When Christopher Columbus discovered America, he also discovered corn. At this time corn was a major part of the diet of most native people living in North and South America. Though at this time, Europeans did not know about corn until he returned to Spain with samples. Within a few years the Spaniards had introduced maize (corn) around the Mediterranean.
When corn was introduced to the countries of Africa it led to a serious imbalance in the diet of the African people. Soon the Africans became over reliant on corn and in return suffered from Vitamin B deficiency…Pellagra.
What is Pellagra?
Pellagra is a disease caused by having too little niacin (vitamin B3) or tryptophan (an amino acid) in the diet. It can also occur if the body fails to absorb these nutrients.
Some of the symptoms include sore skin, fatigue, mental disorders, diarrhea, inflamed mucous membranes, aggression, insomnia, sensitivity to sunlight, etc.
These Africans suffered from this disease from eating too much corn, though the native peoples of North and South America did not. Yet they were often heavily reliant on corn. How can that be?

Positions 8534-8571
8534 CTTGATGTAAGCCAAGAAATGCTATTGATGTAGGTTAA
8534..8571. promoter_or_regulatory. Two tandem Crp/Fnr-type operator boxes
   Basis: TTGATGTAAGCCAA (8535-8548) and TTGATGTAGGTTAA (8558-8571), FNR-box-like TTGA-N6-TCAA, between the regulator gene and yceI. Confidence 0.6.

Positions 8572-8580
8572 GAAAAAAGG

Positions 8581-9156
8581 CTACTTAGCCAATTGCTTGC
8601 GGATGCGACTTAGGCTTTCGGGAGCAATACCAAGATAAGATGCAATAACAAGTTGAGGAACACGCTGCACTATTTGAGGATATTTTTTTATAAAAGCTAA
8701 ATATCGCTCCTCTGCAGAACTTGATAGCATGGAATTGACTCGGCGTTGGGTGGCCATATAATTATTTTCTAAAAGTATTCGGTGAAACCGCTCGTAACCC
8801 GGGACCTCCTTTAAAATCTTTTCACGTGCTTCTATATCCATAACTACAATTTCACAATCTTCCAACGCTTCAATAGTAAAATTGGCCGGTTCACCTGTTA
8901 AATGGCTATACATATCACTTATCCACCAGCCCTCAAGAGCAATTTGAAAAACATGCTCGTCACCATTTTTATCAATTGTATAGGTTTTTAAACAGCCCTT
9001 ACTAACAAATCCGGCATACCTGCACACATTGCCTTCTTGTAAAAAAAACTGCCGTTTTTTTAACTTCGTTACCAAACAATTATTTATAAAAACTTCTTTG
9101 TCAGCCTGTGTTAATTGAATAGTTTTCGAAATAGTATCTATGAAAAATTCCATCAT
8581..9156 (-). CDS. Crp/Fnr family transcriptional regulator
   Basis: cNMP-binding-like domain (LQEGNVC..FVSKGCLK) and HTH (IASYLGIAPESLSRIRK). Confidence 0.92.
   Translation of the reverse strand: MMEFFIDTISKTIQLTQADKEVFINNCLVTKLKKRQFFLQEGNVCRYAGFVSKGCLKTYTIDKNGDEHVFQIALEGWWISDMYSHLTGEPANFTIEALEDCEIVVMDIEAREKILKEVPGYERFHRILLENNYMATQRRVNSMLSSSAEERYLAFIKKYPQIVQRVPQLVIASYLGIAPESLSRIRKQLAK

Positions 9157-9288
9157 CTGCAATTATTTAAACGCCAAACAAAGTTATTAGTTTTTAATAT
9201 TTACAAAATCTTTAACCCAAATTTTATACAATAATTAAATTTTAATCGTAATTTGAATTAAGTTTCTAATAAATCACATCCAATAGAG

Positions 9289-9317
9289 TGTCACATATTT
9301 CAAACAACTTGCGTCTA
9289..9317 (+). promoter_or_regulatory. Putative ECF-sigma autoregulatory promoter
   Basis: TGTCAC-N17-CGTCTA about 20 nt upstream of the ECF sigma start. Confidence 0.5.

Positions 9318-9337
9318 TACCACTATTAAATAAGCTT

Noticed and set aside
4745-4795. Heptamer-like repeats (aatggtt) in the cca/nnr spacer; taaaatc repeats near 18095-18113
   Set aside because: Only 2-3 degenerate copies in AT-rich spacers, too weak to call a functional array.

Prevention is Proper Preparation
The native New World cultivators prepared there corn in the traditional way called “Nixtamalization”. This is the process of soaking the corn in “Lime” (an alkali). This lime is “Calcium Hydroxide” or “Pickling Lime”…not lime juice.
The corn treated with lime makes the niacin more nutritionally available to the body, thus reducing the chances of Pellagra.
When corn cultivation spread world-wide, this preparation method was not accepted because they did not understand the benefit. This is when Pellagra became more common around the world.
How to Make “Lime” Water
You will need:
– 1 large jar with lid (1/2-gallon or 2-quart size)
– Pickling Lime (found in most home canning sections of supermarkets)
Pour 1-inch of the pickling lime into the bottom of 2-quart jar. Fill the jar with filtered water. Stir well to completely distribute the powder throughout the water. Place lid on top of jar and allow the jar to stand, undisturbed overnight. This will allow the powder to settle. To use, carefully pour or ladle out the liquid (without disturbing the powder).
You can use this lime water as some of the liquid when making “soaked” corn bread, muffins, grits etc.